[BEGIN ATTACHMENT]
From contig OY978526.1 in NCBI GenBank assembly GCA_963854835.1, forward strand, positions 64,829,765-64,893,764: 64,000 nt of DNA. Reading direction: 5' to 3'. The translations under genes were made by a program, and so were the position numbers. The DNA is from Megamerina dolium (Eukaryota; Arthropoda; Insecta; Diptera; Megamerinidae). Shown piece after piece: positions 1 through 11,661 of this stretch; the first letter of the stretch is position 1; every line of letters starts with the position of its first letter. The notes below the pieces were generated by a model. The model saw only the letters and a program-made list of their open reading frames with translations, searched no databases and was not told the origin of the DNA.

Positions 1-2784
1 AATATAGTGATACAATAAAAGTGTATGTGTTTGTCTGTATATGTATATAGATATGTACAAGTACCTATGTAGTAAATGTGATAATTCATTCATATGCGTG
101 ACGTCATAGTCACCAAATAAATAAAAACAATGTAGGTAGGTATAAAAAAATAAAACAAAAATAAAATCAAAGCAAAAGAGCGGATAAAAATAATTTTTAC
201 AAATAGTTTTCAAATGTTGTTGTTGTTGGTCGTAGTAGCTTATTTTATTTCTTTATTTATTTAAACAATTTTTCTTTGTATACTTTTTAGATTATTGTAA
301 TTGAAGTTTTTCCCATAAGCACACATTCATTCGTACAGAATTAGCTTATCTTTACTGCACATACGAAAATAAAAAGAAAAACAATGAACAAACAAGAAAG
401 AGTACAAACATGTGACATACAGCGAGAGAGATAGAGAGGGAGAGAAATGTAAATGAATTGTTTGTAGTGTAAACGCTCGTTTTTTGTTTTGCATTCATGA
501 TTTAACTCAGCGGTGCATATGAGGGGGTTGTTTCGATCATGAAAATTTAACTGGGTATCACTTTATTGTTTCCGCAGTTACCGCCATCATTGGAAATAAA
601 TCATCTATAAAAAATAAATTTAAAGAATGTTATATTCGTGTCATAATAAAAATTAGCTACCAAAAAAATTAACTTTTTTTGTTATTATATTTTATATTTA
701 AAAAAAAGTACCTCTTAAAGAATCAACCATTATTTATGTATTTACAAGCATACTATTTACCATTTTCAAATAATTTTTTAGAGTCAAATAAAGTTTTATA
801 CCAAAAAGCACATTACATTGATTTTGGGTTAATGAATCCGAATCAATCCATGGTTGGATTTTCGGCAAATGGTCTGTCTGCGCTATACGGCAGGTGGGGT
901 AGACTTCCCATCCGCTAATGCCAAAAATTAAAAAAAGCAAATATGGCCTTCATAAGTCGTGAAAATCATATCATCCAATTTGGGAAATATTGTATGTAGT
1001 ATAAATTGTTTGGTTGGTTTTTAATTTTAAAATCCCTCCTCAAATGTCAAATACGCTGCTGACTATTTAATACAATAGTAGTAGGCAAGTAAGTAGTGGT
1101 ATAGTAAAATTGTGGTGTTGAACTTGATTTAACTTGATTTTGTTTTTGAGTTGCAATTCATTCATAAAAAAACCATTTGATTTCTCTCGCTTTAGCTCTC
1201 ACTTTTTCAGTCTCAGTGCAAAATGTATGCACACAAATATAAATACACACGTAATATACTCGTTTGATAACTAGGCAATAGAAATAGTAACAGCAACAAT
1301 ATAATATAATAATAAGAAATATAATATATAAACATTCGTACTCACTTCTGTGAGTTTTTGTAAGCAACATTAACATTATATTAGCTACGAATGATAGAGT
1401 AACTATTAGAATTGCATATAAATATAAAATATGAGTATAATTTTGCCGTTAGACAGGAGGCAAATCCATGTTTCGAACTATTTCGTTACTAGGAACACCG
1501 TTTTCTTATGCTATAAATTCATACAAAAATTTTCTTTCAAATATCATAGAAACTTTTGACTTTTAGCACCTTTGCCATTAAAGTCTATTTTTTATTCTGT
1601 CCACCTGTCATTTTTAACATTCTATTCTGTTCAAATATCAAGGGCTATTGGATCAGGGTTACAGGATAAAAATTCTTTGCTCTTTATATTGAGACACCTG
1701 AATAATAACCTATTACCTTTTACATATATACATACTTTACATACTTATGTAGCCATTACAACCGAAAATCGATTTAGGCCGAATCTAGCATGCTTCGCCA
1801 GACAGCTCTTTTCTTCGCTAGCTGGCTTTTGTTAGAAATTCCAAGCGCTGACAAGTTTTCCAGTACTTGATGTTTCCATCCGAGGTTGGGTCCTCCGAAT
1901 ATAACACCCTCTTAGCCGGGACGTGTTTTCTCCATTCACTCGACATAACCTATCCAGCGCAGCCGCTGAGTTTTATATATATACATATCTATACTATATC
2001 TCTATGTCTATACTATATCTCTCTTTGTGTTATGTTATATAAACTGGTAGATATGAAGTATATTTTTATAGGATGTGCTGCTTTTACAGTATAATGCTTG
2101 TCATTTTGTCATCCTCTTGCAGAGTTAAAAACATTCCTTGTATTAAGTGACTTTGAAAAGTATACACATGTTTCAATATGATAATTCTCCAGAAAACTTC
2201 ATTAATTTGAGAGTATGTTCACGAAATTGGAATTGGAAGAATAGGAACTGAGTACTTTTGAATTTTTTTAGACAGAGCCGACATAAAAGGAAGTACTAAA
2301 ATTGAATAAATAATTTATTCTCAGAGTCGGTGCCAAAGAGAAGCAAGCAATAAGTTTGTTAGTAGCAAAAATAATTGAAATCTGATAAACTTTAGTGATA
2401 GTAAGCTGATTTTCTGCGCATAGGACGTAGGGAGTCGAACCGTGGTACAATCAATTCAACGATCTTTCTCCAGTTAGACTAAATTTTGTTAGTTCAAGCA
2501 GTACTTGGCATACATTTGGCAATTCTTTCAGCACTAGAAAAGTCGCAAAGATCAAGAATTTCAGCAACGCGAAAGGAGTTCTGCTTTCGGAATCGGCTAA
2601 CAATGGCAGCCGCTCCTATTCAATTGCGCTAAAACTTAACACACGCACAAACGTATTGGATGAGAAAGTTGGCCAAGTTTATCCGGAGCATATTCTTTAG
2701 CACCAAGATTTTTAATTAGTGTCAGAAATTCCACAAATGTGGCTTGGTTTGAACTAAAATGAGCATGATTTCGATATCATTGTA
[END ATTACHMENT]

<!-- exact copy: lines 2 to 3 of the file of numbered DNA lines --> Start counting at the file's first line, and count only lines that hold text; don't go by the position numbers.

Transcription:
Positions 1-2784
1 AATATAGTGATACAATAAAAGTGTATGTGTTTGTCTGTATATGTATATAGATATGTACAAGTACCTATGTAGTAAATGTGATAATTCATTCATATGCGTG